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Afghanistan

Trump Will Keep ‘A Smaller Number’ Of Troops In Afghanistan

US President Donald Trump has once again insisted that he will withdraw his forces from Afghanistan; however, he did not reject a scenario in which he would keep “a smaller number” of troops in the country. 

In an interview with CBS News published on Sunday, February 3, Trump said the US has been engaged in Afghanistan for 19 years, spending billions of dollars on the military.

“And by the way, I’ve been hitting very hard in Afghanistan and now we’re negotiating with the Taliban. We’ll see what happens, who knows,” Trump said in the interview.  

When asked whether he will keep a smaller number of troops in Afghanistan, Trump said “yes”, but added that he will “leave intelligence” there – in Afghanistan. 

“Yes. And I’ll leave intelligence there. Real intelligence, by the way. I’ll leave intelligence there and if I see nests forming, I’ll do something about it. But for us to be spending 51 billion dollars, like last year, or if you average the cost it’s- I mean you’re talking about numbers that nobody’s ever heard of before,” he said in the interview with CBS News. 

Trump meanwhile said that former US Defense Secretary James Mattis resigned because he “asked him to resign”. “He resigned because I was very nice to him. But I gave him big budgets and he didn’t do well in Afghanistan. I was not happy with the job he was doing in Afghanistan,” he said.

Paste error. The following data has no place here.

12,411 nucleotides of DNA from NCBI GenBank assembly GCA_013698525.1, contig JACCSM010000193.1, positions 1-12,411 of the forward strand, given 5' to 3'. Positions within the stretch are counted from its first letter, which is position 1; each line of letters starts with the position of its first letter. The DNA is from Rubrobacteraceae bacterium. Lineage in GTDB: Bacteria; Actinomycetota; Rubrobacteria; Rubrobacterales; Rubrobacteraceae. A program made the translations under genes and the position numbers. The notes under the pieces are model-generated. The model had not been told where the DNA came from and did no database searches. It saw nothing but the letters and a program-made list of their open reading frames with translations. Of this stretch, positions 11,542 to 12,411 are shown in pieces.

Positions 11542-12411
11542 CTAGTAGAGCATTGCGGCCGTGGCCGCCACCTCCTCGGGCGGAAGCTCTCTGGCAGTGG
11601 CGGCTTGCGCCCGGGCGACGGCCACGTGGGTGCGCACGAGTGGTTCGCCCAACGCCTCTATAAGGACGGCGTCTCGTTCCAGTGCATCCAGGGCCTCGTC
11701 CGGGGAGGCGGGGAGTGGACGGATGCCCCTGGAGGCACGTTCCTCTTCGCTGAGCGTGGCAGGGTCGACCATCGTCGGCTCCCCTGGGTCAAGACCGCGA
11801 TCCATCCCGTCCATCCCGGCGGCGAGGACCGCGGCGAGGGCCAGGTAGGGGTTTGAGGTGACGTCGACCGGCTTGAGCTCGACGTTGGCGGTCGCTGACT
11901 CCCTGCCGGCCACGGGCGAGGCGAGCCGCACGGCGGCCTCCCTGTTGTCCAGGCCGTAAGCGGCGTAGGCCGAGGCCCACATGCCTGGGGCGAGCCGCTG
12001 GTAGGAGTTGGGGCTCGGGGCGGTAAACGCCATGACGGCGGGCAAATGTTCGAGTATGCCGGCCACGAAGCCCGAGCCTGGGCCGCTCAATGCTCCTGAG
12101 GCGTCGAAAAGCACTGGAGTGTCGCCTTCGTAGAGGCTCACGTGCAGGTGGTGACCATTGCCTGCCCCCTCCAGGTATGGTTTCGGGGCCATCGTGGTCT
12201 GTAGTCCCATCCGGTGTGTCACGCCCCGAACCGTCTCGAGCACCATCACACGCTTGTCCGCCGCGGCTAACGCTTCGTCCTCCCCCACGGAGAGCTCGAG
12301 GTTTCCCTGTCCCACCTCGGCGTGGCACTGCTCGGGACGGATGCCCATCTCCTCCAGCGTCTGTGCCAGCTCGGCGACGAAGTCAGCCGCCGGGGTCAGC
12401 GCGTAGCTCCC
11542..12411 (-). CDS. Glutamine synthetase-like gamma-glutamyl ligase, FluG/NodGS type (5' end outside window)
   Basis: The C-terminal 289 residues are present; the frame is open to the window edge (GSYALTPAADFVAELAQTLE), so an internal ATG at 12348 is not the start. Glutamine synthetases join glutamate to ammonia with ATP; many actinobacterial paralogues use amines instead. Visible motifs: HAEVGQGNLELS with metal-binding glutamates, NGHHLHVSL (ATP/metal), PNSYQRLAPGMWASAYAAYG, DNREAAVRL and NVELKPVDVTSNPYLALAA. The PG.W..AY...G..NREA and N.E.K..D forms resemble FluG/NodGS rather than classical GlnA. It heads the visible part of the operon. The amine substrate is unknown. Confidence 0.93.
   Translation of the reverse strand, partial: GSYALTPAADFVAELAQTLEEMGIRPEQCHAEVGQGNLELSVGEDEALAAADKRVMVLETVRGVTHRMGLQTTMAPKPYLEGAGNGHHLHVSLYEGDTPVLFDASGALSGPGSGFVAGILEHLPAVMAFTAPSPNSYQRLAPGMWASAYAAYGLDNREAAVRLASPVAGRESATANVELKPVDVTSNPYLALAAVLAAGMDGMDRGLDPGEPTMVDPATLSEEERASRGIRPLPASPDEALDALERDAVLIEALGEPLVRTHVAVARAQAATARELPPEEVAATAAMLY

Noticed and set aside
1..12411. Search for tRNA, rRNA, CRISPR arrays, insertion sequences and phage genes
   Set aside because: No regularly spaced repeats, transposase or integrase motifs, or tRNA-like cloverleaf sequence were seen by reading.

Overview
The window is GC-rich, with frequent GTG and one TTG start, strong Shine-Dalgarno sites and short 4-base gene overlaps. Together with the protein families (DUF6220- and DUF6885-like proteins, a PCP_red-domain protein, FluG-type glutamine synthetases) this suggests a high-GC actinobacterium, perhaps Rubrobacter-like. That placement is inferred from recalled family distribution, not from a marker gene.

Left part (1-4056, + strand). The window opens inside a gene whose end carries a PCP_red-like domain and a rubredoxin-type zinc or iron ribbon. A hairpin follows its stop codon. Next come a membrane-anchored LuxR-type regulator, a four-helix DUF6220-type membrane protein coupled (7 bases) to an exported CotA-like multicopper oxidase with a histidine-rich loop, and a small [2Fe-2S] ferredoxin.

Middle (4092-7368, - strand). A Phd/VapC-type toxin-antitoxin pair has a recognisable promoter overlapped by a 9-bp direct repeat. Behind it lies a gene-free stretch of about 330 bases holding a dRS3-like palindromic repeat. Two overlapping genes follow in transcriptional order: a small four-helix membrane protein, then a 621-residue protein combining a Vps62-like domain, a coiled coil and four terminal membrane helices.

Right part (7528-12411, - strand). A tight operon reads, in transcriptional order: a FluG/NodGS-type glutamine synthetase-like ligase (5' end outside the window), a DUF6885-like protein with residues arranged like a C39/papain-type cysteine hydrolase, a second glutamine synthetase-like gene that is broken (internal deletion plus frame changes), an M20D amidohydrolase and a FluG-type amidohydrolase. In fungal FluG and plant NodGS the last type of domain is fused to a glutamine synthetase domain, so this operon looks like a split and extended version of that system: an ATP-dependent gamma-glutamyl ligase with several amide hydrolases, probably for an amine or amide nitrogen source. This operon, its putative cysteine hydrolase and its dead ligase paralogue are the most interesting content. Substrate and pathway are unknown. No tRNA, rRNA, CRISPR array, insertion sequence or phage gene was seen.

Similar remarks were made by Trump when he addressed reporters at the Oval Office on February 1.

Reports emerged late last month that the Afghan President Ashraf Ghani has sent a letter to Trump and has asked him to slow down the troop withdrawal and has suggested cutting costs for the US where possible.

According to the New York Times, the letter was confirmed by three officials and described by one who had seen its contents. 

The Times reported the letter was sent to Trump on January 29 via Alice Wells, the principal deputy assistant secretary for South and Central Asia, who had been visiting Kabul.

The New York Times quoted a senior Afghan official who spoke on condition of anonymity as saying that the language of Ghani’s letter was broad — asking for teams from both sides to discuss details of where costs could be reduced, and how the troop levels could be brought down from the current 14,000 to a “more efficient level.”

The Times report stated that the official said the possibilities they had envisioned could save as much as $2 billion a year for the United States, drawing from areas such as maintenance contracts, and reducing the level of American troops to as low as 3,000.

The Wall Street Journal has also disclosed the content of Ghani letter to Trump and reported that the Afghan president has emphasized on talks between Kabul and Washington on reducing the number of US forces in Afghanistan and the continuation of their presence in the country. 

Ghani has also invited Trump to visit Kabul, the Wall Street Journal said in a report on the letter.  

According to the report, Ghani has said in the letter that Afghan government will remain committed in pursuing shared security and peace goals and that he is aware of the challenges in relationships and apparent changes in the US priorities and goals in the region. 

The report says that Ghani said the achievements of the past one and a half decades should not be ignored in talks with the Taliban.

The remarks come amid a series of efforts at national and international levels for ending the Afghan conflict which has gripped the country for almost two decades.

Afghanistan

Trump Will Keep ‘A Smaller Number’ Of Troops In Afghanistan